When reading about today's "Great American Eclipse," I was impressed by how often the term "citizen science" was written, usually with the word "opportunity" nearby. But it also made me think of my colleague, Dr. SETI, and other figures from the past, such as Mr. Wizard and Captain Video. Citizen as an honorific I always believed was a sort of revolutionary greeting in Russia, before "Comrade" (tovarishch) came into use. Foolishly, I looked it up:
"In Soviet jails, prisoners have long been addressed as "grazhdanin," or "citizen," a form of address also used by police officers about to make an arrest"Thank you, Gospodin New York Times.*
I realized that I could do an "experiment" to measure the depth, or percentage of totality, of the eclipse, by doing only a little Citizen Arithmetic. Thats because we have a solar power system on the roof, and the system measures the output of each of the solar cells every minute and sends the data to the mother ship, in this case the company that makes the "optimizers" that allow the cells to function when partially obscured. (What obscures the cells? At low sun angles, trees and portions of the roof construction. I also have a lovely tower and beam antenna that occasionally casts a shadow here and there.) The optimizers transmit their data, and it is returned to me in graphical form, with each panel showing its power output by the minute.
Most days in Sedona are sunny, and 19 August, two days before the eclipse was one of them, as was, mostly, eclipse day. There was a bit of obscuration by clouds during the eclipse period, but not during the approach to and recovery from its deepest phase. By comparing the solar cell output for the two days, I created the graph shown below. Since the eclipse began relatively early in the day, you can see that the power increased for its full duration. Without the previous data to compare, it would have been impossible to derive a proper ratio.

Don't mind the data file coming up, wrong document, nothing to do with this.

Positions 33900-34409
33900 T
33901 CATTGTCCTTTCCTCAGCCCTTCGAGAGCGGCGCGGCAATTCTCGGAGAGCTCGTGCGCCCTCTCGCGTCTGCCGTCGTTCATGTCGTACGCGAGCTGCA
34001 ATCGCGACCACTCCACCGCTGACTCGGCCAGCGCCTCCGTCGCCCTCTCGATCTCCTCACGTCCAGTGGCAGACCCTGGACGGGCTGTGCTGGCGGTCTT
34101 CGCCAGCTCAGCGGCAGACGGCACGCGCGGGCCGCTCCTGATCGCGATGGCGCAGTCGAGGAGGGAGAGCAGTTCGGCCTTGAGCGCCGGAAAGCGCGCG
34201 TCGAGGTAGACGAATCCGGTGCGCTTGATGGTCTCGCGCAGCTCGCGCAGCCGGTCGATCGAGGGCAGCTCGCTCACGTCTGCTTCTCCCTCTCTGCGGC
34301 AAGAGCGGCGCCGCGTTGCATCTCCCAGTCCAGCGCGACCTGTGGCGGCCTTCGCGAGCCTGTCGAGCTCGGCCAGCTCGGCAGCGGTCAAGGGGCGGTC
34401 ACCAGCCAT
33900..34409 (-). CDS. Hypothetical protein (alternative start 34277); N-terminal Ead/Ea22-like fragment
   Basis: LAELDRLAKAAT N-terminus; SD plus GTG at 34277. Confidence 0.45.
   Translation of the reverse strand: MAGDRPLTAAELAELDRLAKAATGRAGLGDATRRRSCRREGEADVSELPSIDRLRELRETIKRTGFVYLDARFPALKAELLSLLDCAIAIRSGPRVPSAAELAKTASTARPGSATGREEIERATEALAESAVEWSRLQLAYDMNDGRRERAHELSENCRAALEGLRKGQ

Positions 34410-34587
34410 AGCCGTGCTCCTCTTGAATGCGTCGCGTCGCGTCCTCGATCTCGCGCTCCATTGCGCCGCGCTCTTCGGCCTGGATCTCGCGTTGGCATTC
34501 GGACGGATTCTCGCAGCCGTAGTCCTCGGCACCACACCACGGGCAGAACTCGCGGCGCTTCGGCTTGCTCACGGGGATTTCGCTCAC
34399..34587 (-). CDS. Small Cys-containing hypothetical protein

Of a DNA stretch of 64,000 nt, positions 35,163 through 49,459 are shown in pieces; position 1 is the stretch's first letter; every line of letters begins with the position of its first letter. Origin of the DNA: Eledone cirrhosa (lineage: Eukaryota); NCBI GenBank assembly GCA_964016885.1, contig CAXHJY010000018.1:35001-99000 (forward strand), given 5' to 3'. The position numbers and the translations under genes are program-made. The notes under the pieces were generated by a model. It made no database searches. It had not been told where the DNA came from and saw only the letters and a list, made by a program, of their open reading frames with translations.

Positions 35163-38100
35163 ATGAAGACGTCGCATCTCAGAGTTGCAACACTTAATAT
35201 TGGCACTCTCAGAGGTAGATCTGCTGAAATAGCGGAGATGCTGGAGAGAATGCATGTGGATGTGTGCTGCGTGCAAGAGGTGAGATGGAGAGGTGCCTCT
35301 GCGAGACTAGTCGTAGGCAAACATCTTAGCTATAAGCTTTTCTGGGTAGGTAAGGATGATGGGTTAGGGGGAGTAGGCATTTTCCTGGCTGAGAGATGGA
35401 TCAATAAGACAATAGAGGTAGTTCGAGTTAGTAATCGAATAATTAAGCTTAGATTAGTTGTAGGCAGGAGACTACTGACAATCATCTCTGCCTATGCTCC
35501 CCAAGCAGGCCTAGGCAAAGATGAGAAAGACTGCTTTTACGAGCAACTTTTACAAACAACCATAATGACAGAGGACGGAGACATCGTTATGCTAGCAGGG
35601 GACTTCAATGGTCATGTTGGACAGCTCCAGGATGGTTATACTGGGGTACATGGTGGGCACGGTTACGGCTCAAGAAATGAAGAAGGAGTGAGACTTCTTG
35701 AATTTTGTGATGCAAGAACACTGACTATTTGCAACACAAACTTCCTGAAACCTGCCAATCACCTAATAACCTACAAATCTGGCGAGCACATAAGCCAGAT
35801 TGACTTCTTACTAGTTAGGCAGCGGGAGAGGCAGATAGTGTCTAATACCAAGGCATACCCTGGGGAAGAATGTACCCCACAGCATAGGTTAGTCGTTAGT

Once again, I've proved myself poor at creating suspense in the reader. It's obvious that my measurements showed the percentage of sun blockage at about 68%.
Good job, Citizen Science! But a true scientist can't rest easy with this conclusion. No, he must do an error analysis. I first did a "sanity check" by looking at an eclipse site or two to find out what the prediction was. As near as I could tell from looking at the graphs, we were entitled to about 70%, so 68% is a reasonable answer, if not quite as accurate as one would hope. Even so, the solar cell output is measured to the (presumably) nearest watt, so why not get a little closer? Here's why:
- Laziness. There are a lot of solar cells up there, and I had no convenient way of averaging the output numbers without a lot of Citizen Data Input. So I eyeballed a group of four and mentally computed the mean. I could have been off.
- Looking at the yellow reference curve, you can see it isn't entirely smooth. Perhaps it was slightly low due to minor cloudiness, corrupting the measurement. Other meteorological effects, e.g., a slightly hazy day, might have affected it, too.
- Most interestingly, the temperature variation during the eclipse. The summer sun heats the solar cells and reduces their efficiency. During the eclipse, the cells had an hour to cool off due to the reduced solar heating, so they would have had a slightly higher efficiency at the depth of the eclipse. One or two per cent? Most likely yes!
- And, of course, I could have made a mistake in data entry, or just misread the 70% figure off the reference site graph.
OK, now I'm content that the "experiment" worked correctly and gave the proper result. That's if for "research" for now. I've done my duty.
He died yesterday. Never met him, but I do have a story. Fortunately, I have already told that story, and since it's very short, reading it won't add to the time burden of all the obituaries in today's news.
* No sooner did I write this than I realized the The New York Times is often referred to as The Gray Lady. My apologies, Gospazha New York Times.